Johnson, who has played himself into the Calder Trophy mix this season with points in 13 of his last 16 outings, had offers from other clubs. But the other clubs didn't have Martin St. Louis, the patron saint of small hockey players.
Because the Lightning gave the 5-foot-8, 180-pound St. Louis a chance in the fall of 2000, the 5-foot-9, 182-pound Johnson figured they would provide the best chance for him to succeed as a pro.
The 23-year-old Johnson has made the most of his opportunity. After Steven Stamkos suffered a broken right tibia on Nov. 11, Johnson was placed on a line with his idol. St. Louis has kept producing and Johnson has flourished.
"Obviously, playing with Marty has helped a lot," Johnson says. "One of the main reasons I signed with Tampa is the fact that Marty was here and he's done so much. I felt I would be given an opportunity. That's the biggest thing -- getting an opportunity or someone believing in you for just a second so you have that confidence that you can prove other people wrong.
"Thankfully for me, Tampa is an organization that doesn't care what you look like."
Johnson's story is similar to St. Louis's. Both were overlooked because of their size, and it didn't matter how many times they shone. They still had doubters.
Johnson was raised in Liberty Lake, near Spokane, Wash. His mom, Debbie, taught kids in the area how to skate. His father, Ken, coached hockey and would later coach his son in the years leading up to his junior days.
Johnson began skating at 18 months. When he was four, his parents convinced local organizers to allow him to play in a league where the minimum age was six.
"My parents are kind of influential in the hockey world back home," he says. "It's a smaller town. My mom taught basically all the kids in my area how to skate.
"I started skating when I was really young, so it was just one of those things that was bound to happen."
Johnson's parents nurtured his passion for hockey. For a couple of summers, they made the seven-hour trip to Vancouver every weekend so he could play against other talented kids.
"My mom and dad gave me every opportunity possible," Johnson says.
"That was a big sacrifice for my parents to do that every weekend, financially and emotionally. But without that, I don't think I would be where I am today."
Despite his skating and his offensive ability, the local Spokane Chiefs didn't draft Johnson until the 11th round. But he made an impact right away, helping the Chiefs win the 2007-08 Memorial Cup and earning the WHL's playoff MVP award.
He was invited to the Phoenix Coyotes' rookie camp in 2008 and to the Minnesota Wild's camps in 2009 and 2010. He also played a key role in the United States' gold-medal run at the 2010 world junior championship in Saskatoon. Yet there was no contract offer until Lightning director of amateur scouting Al Murray came calling in March 2011.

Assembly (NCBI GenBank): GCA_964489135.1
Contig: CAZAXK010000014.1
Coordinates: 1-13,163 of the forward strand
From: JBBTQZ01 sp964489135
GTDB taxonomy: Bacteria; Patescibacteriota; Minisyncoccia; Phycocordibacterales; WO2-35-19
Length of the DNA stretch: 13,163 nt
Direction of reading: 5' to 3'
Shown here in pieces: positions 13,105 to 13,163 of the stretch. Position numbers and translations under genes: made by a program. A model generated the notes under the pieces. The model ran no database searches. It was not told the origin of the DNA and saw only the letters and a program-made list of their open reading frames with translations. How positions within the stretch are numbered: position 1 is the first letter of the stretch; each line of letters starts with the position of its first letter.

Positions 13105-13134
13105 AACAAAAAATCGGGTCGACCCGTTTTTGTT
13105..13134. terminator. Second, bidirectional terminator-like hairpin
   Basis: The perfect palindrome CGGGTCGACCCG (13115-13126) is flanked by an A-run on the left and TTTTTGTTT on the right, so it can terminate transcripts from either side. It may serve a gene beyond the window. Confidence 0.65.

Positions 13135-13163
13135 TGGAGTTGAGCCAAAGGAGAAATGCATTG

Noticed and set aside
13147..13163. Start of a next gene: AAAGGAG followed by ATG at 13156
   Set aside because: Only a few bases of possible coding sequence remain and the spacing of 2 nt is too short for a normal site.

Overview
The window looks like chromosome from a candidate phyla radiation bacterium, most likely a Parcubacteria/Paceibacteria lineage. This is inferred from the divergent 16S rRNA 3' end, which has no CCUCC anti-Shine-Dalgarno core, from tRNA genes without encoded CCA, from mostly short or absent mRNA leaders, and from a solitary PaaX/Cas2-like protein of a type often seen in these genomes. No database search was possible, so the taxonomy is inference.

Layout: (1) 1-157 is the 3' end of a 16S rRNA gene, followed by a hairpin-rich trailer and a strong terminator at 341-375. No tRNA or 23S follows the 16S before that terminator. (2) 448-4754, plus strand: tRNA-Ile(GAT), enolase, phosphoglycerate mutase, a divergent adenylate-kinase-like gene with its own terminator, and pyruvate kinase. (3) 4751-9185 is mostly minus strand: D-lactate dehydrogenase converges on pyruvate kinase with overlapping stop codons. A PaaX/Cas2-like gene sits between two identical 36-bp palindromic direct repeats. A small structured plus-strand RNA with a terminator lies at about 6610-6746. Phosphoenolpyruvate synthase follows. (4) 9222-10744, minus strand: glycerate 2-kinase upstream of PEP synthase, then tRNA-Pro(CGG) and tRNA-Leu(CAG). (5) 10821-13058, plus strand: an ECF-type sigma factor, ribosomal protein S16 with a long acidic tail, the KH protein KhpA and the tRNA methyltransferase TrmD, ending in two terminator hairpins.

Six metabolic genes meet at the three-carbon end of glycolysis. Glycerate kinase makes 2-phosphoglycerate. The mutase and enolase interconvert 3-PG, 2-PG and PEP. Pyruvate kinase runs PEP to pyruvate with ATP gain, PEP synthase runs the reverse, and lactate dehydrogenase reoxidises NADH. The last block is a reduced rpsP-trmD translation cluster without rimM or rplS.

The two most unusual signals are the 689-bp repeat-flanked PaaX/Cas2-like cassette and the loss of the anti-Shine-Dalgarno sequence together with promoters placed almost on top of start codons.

"I really didn't think about it, to be honest," Johnson says when asked what kept him going despite being undrafted in the NHL. "It's one of those things I've had to deal with my whole life. The big thing for me is that I've always had a lot of good people around me who kept pushing me, like family which has always been there for me. They've always had confidence in me and faith in me.
"I just love the game. I've always had fun. I never really focused too much on signing an NHL contract. I just wanted to play the game and hopefully my dream would come true."
In his first pro season, Johnson won his third major championship in four years. This time it was the AHL's Calder Cup with the 2011-12 Norfolk Admirals under current Lightning head coach Jon Cooper.
"I think Coop and I have a good relationship," Johnson says. "I went through a lot as a rookie in the AHL. I wasn't playing that well at the beginning of the season and he's the guy that really helped me out and really had the confidence in me to play better and kind of turned the page there. He's really helped me out. We've been together three years and we've been through a lot together.
"The biggest thing was on the defensive side. In junior, I thought I played a good defensive role. But from junior to the AHL to the NHL is a huge step. Defence is the biggest difference. You have to relearn. It took me longer than I would have liked, but he was patient with me. He's been a great teacher in that aspect.
"It's awesome that he's up here now. He has that confidence in me. He knows what I can do. It makes it easier that I know the systems."
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